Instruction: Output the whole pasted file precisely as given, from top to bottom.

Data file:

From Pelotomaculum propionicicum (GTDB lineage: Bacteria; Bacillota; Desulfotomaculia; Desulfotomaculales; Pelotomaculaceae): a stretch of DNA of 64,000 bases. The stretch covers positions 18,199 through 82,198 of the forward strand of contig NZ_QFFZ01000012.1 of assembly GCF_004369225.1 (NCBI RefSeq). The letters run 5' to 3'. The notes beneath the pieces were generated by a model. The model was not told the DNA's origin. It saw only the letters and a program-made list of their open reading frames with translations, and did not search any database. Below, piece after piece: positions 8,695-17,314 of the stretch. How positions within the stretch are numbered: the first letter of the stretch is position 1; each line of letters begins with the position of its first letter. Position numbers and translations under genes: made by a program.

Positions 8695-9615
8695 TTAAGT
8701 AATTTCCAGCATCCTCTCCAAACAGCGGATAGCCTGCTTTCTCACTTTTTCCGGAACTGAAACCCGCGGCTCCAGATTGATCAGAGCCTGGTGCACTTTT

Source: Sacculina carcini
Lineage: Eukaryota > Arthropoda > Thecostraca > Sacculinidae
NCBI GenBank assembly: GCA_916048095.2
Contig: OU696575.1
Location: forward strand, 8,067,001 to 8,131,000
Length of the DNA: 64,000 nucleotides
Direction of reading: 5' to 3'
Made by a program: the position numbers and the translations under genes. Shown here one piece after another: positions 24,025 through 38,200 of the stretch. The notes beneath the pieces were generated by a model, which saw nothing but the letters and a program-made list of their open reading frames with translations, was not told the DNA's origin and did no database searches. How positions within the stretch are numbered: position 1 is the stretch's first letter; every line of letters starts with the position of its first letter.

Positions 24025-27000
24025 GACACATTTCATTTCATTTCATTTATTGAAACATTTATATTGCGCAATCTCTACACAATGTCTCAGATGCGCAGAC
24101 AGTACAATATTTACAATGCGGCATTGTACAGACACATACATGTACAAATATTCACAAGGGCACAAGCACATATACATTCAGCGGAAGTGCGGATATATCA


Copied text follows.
From Pelotomaculum propionicicum (GTDB lineage: Bacteria; Bacillota; Desulfotomaculia; Desulfotomaculales; Pelotomaculaceae): a stretch of DNA of 64,000 bases. The stretch covers positions 18,199 through 82,198 of the forward strand of contig NZ_QFFZ01000012.1 of assembly GCF_004369225.1 (NCBI RefSeq). The letters run 5' to 3'. The notes beneath the pieces were generated by a model. The model was not told the DNA's origin. It saw only the letters and a program-made list of their open reading frames with translations, and did not search any database. Below, piece after piece: positions 8,695-17,314 of the stretch. How positions within the stretch are numbered: the first letter of the stretch is position 1; each line of letters begins with the position of its first letter. Position numbers and translations under genes: made by a program.

Positions 8695-9615
8695 TTAAGT
8701 AATTTCCAGCATCCTCTCCAAACAGCGGATAGCCTGCTTTCTCACTTTTTCCGGAACTGAAACCCGCGGCTCCAGATTGATCAGAGCCTGGTGCACTTTT

Source: Sacculina carcini
Lineage: Eukaryota > Arthropoda > Thecostraca > Sacculinidae
NCBI GenBank assembly: GCA_916048095.2
Contig: OU696575.1
Location: forward strand, 8,067,001 to 8,131,000
Length of the DNA: 64,000 nucleotides
Direction of reading: 5' to 3'
Made by a program: the position numbers and the translations under genes. Shown here one piece after another: positions 24,025 through 38,200 of the stretch. The notes beneath the pieces were generated by a model, which saw nothing but the letters and a program-made list of their open reading frames with translations, was not told the DNA's origin and did no database searches. How positions within the stretch are numbered: position 1 is the stretch's first letter; every line of letters starts with the position of its first letter.

Positions 24025-27000
24025 GACACATTTCATTTCATTTCATTTATTGAAACATTTATATTGCGCAATCTCTACACAATGTCTCAGATGCGCAGAC
24101 AGTACAATATTTACAATGCGGCATTGTACAGACACATACATGTACAAATATTCACAAGGGCACAAGCACATATACATTCAGCGGAAGTGCGGATATATCA